sent me a notice that she was reading and doing math at
an eighth grade level. I called her teacher and asked him if
there were any special classes my daughter could take at
the school that would encourage her academic talents. He
said, 'Oh well, we do have a gifted and talented

“I didn't RECEIVE that call — I MADE that call!"

"My daughter was testing in the 90th percentile nationally, and if I hadn't found out on my own that she was eligible for advanced classes, she would never be there now."

So regardless of where you live and what your family
circumstances are, here's what you must do in order to
make sure that your children are well served by their
schools and placed squarely on the path to academic

1. BE VIGILANT. Make it your business to ask your
children what's going on at school. Look for possible
trouble spots such as teachers' negative attitudes,
tracking, discipline problems, safety issues, and so on.
Stay in touch with your kids and pay attention to what
they are telling you-and keeping from you.

2. BE INFORMED. Educate yourself about what your
children are learning in school and what the school offers.
Find out if the work they're doing is grade level or better
and whether it meets the academic standards imposed by
the states. Familiarize yourself with the standardized tests
your children are expected to take, when they must take
them, and how they should prepare properly to do well on
them. One school superintendent has the parents of
fourth-graders actually take the state reading exam from
the prior year so they'll better understand what their
children are expected to know for the exam. Read up on
national and state educational policies and regulations,
with an eye to how they will directly affect your children.

3. BE INVOLVED. Join the PTA. Attend parent-teacher
conferences and "meet-the-teacher" nights. Vote in the
school board elections — maybe even run for a seat on the board yourself. No one can fight harder than you for your children's right to a good education.

4. BE VOCAL. Speak up if you see a problem with your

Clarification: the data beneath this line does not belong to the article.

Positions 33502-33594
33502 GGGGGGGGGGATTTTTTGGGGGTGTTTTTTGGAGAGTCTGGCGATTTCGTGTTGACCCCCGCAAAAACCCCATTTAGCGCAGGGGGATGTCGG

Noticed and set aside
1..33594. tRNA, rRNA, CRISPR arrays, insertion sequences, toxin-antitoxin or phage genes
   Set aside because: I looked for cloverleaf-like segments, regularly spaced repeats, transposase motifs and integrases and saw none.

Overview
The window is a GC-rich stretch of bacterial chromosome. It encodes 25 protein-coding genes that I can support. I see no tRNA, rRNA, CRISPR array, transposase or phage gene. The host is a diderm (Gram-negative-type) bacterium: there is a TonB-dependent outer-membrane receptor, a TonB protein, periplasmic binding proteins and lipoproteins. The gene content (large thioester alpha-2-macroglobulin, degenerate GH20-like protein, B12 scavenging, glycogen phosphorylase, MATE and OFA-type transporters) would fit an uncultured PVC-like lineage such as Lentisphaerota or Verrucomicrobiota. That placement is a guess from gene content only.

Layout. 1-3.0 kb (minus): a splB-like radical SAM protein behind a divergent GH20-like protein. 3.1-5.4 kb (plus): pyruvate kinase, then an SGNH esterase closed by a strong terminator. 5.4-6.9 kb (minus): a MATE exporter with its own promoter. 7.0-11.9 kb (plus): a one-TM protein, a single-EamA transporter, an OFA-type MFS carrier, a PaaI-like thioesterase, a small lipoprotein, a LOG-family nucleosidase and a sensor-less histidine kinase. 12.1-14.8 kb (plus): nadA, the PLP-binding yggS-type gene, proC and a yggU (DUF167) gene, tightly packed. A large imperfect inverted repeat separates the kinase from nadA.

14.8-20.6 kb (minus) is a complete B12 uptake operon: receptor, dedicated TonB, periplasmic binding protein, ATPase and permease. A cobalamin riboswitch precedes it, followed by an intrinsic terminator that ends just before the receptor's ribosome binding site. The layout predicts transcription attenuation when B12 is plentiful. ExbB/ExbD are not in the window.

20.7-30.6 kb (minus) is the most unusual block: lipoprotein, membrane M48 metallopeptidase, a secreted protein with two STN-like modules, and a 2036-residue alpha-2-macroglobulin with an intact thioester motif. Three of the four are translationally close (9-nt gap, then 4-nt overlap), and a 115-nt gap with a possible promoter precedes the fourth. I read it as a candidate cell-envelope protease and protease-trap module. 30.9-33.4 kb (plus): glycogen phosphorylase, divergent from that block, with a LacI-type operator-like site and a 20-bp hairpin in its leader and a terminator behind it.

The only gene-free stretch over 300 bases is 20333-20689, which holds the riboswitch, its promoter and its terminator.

childÂ’s schooling, even if you think there may be
repercussions because of your activism. Go to your child's
teacher or principal if you detect. unfairness in the way
your child is being treated. If you feel you — or your
child or your child-are being punished for your
outspokenness go to your pastor, the local Urban League,
or another community organization.

5. BE VISIBLE. Make sure the school knows that your
are actively involved in your child's education. Become
involved in the governing process of your local school
system. Attend school board meetings and get to know
your local elected representatives

6. ORGANIZE. Meet with other parents to discuss how
you can work as a group to help your children. Start on a
the grassroots level with neighbors, relatives, friends.
Many voices are stronger than one, and work in unison to
ensure that achievement matters much to your children's
school as it does to you.

* * * *

Children want to do well. When large numbers of them
fail its because adults-school administrators, teachers,
parents and their larger community-have failed them.

We all know it doesn't have to be this way. Lousy public
schools can be turned around if the adults mobilize to do
so: If adults will say: “No more excuses for school
failure!” I'm not downplaying the many problems that
many schools and the families they serve face. -Just the
opposite. While these problems may not go away. they
neednÂ’t defeat the efforts of determined parents and
educators to close the Preparation Gap and ensure that
children achieve, regardless of their family circumstances.

Get ACHIEVEMENT MATTERS from your local library, bookstore - or order it by clicking here.

What can YOU do?
• E-mail, call or write your school board member. Or your city councilperson, mayor, assemblyperson, state senator, the governor, member of congress, senator - or the president. Tell them what you really think.
• Open the dialogue. Write a letter to the editor. Circulate these thoughts. Talk to the principal and teachers at your local school.
• Speak with your friends, neighbors and coworkers. Stay on top of education issues. Don't take my word for it!
• Get involved at your neighborhood school. Join your PTA. Serve on a School Site Council. Be there for a child.
• Vote.

Contact your school board member

Scott Folsom is a parent and parent leader in LAUSD. He is Vice President for Education of Los Angeles 10th District PTSA and represents PTA on the LAUSD Construction Bond Citizen's Oversight Committee. He serves on various school district advisory and policy committees and is a PTA officer and governance council member at three LAUSD schools. He is also the elected Youth & Education boardmember on the Arroyo Seco Neighborhood Council.
• In this forum his opinions are his own and your opinions and feedback are invited.
 Â• THE 4LAKids ARCHIVE - This and past Issues are available with interactive feedback at